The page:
Databases of homolog tables
of many organisms, automatically constructed but from a biologist's
Developed by Naoki Sato
This page just describes the Gclust software and Gclust
Use Gclust server to see
how phylogenetic profiling with pre-calculated clusters is useful in
A document in Japanese is also available as a
PDF file. Click here to download.
Brief summary of the
Gclust software was developed to make clusters of protein sequences
from all predicted protein sequences in a selected set of genomes. The
clusters are homolog groups, but not ortholog clusters (see below for
the distinction), and therefore, contain all homologous sequences
encoded by the selected genomes. An ortholog cluster, such as the one
in KEGG Orthologs or COG in NCBI, contains only a single sequence for
each genome, and such a single representative is usually selected by a
criterion called "bi-directional best hit". By contrast, a homolog
group contains all reliable homologs, that represents a gene family.
However, we need several techniques (see the next section for
specialists) to obtain good homolog groups, because a very large group
of sequences consisting of unrelated sequences could be formed if
similar sequences are simply added to a homolog group. Gclust uses
E-value of BLASTP and overlap score (representing the proportion of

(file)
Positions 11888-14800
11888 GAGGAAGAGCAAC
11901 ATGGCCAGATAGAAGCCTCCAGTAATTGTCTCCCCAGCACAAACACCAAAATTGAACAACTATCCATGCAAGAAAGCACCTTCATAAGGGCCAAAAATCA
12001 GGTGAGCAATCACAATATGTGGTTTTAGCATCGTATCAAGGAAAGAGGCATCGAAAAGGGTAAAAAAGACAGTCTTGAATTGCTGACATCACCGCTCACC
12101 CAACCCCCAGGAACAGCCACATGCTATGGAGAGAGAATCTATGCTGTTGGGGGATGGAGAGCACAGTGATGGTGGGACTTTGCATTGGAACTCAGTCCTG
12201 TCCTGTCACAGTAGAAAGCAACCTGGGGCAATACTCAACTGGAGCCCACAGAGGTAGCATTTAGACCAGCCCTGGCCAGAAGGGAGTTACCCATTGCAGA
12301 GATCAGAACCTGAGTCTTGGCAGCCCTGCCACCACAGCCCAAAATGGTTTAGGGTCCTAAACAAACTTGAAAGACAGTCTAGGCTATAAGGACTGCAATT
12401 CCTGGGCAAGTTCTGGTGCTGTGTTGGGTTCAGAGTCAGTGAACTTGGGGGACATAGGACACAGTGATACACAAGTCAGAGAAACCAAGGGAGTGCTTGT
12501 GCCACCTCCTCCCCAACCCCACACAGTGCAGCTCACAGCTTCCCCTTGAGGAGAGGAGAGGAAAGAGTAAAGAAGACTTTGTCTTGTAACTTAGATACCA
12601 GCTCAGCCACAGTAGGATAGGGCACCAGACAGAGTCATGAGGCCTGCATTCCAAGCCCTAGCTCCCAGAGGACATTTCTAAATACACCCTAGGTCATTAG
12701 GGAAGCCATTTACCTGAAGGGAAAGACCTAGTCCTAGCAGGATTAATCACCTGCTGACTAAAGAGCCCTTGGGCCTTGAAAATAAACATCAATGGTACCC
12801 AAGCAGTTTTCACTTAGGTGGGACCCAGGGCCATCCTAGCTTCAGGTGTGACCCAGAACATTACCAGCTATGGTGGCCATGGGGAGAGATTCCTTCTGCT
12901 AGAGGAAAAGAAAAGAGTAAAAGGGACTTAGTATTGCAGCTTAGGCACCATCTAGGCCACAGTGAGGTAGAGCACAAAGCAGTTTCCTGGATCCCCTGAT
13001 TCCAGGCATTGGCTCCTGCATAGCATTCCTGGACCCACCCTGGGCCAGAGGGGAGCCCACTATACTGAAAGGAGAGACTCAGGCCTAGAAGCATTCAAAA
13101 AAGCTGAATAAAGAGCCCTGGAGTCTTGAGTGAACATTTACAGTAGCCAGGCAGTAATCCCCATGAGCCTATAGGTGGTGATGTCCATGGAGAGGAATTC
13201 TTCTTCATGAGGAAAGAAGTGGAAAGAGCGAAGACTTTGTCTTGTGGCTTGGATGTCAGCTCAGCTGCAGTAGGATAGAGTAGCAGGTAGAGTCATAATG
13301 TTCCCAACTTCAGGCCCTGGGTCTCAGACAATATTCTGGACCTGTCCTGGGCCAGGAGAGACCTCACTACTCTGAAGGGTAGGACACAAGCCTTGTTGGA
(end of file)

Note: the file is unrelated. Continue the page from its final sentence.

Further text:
homologous regions shared by two sequences) as a two-dimensional
matrix, to select for the proper E-value and overlap score for each
homolog group so that not too many homologs are put into the group. To
do so, number of organisms is also considered. Detailed explanation of
the algorithm was presented in the GIW2005 paper.
The Gclust software can be used with any set of genomes. We have been
working on photosynthetic organisms, and are interested in finding
conserved proteins in prokaryotic and eukaryotic photosynthetic
organisms. Therefore, initial datasets included mainly photosynthetic
organisms with some non-photosynthetic organisms for comparison. The
datasets, CZ16Y, CZ20x, CZ30 and CZ35, are such datasets including
different number of genomes. The results of computation are now
available for the public through a web interface. The dataset Bact129
includes 132 species of bacteria. The dataset ALL145 includes animals
and plants (including algae) as well as many bacteria and Archaea.
Organellar genomes are also included, but selection is only possible on
organisms (nuclear genome and mitochondrial genome, as well as
chloroplast genome, if present). For organellar studies, datasets
including all available chloroplast genomes (plus cyanobacterial
genomes) or many mitochondrial genomes of photosynthetic organisms are
also provided in this web site. They are named CPBACT8x and Mt23,
Uniqueness of the Gclust software
Many researchers use BLASTP to search homologous sequences in the
non-redundant databases. But the results are usually difficult to
interpret, because many similar sequences rank high. There are
sometimes duplicated entries of an identical sequence. The Gclust
databases are pre-calculated similarity matrices, which show all
homologs in the selected dataset. Users do not need to perform an